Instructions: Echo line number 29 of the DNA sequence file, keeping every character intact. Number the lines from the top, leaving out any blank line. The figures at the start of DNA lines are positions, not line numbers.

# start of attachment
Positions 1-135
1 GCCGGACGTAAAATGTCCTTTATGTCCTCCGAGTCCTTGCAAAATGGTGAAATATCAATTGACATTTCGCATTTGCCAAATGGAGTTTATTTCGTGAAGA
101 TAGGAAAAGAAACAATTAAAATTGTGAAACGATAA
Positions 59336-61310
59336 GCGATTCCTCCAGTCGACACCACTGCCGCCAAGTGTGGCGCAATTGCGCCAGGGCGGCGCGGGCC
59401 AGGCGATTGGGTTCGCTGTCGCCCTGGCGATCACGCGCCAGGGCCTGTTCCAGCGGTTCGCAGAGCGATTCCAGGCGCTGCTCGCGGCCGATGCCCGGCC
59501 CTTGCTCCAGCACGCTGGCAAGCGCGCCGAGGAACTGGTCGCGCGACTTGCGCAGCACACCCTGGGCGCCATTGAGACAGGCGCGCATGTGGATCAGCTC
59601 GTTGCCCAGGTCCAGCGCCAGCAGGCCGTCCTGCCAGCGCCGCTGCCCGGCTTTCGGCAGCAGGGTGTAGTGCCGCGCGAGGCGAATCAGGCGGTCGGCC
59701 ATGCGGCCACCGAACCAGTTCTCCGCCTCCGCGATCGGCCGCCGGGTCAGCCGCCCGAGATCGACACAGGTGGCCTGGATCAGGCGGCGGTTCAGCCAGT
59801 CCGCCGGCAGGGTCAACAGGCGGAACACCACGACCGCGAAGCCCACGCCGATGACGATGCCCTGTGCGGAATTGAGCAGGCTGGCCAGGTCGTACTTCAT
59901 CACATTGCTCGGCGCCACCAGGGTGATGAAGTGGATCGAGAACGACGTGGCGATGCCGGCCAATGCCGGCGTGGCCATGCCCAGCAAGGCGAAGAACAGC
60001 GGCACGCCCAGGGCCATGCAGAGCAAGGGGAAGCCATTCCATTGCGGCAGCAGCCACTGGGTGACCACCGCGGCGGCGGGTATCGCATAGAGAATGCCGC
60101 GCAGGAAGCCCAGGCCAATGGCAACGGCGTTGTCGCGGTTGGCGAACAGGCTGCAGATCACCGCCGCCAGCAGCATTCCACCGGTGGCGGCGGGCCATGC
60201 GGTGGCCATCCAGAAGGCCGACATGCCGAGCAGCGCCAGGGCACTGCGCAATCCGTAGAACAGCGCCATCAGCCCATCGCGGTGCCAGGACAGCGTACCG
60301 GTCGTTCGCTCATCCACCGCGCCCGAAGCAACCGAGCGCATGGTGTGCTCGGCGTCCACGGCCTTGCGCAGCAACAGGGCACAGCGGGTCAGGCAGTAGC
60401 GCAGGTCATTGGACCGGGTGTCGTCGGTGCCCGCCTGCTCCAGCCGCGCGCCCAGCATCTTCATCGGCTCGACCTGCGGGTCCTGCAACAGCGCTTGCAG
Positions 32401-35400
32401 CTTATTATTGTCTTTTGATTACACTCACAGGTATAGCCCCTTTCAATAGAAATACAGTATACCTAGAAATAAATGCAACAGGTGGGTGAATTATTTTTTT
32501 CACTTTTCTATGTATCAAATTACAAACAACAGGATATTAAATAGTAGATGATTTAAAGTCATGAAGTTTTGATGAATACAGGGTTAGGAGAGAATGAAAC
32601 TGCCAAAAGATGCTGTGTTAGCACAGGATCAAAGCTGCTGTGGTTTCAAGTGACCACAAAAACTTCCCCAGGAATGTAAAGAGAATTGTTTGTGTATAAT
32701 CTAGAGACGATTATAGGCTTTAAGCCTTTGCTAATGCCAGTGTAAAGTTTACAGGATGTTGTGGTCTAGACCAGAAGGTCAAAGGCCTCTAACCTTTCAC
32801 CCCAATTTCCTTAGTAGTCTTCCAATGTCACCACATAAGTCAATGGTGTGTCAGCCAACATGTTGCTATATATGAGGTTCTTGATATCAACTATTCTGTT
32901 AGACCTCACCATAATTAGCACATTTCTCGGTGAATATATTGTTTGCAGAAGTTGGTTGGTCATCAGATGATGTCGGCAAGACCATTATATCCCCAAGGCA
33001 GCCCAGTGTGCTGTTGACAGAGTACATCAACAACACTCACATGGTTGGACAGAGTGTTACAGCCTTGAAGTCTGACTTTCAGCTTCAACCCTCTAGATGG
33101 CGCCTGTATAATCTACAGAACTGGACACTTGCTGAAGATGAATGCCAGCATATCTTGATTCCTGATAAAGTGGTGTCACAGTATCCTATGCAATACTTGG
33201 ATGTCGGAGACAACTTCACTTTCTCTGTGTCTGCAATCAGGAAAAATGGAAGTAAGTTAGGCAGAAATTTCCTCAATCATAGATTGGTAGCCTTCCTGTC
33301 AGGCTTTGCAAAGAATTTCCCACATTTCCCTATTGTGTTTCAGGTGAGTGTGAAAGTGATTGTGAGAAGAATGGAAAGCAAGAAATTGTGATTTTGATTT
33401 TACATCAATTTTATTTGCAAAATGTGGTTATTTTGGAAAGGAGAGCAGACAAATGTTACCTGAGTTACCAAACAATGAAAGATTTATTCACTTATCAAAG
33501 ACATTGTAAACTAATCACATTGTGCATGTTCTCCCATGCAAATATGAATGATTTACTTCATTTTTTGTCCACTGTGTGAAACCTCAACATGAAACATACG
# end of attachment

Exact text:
33501 ACATTGTAAACTAATCACATTGTGCATGTTCTCCCATGCAAATATGAATGATTTACTTCATTTTTTGTCCACTGTGTGAAACCTCAACATGAAACATACG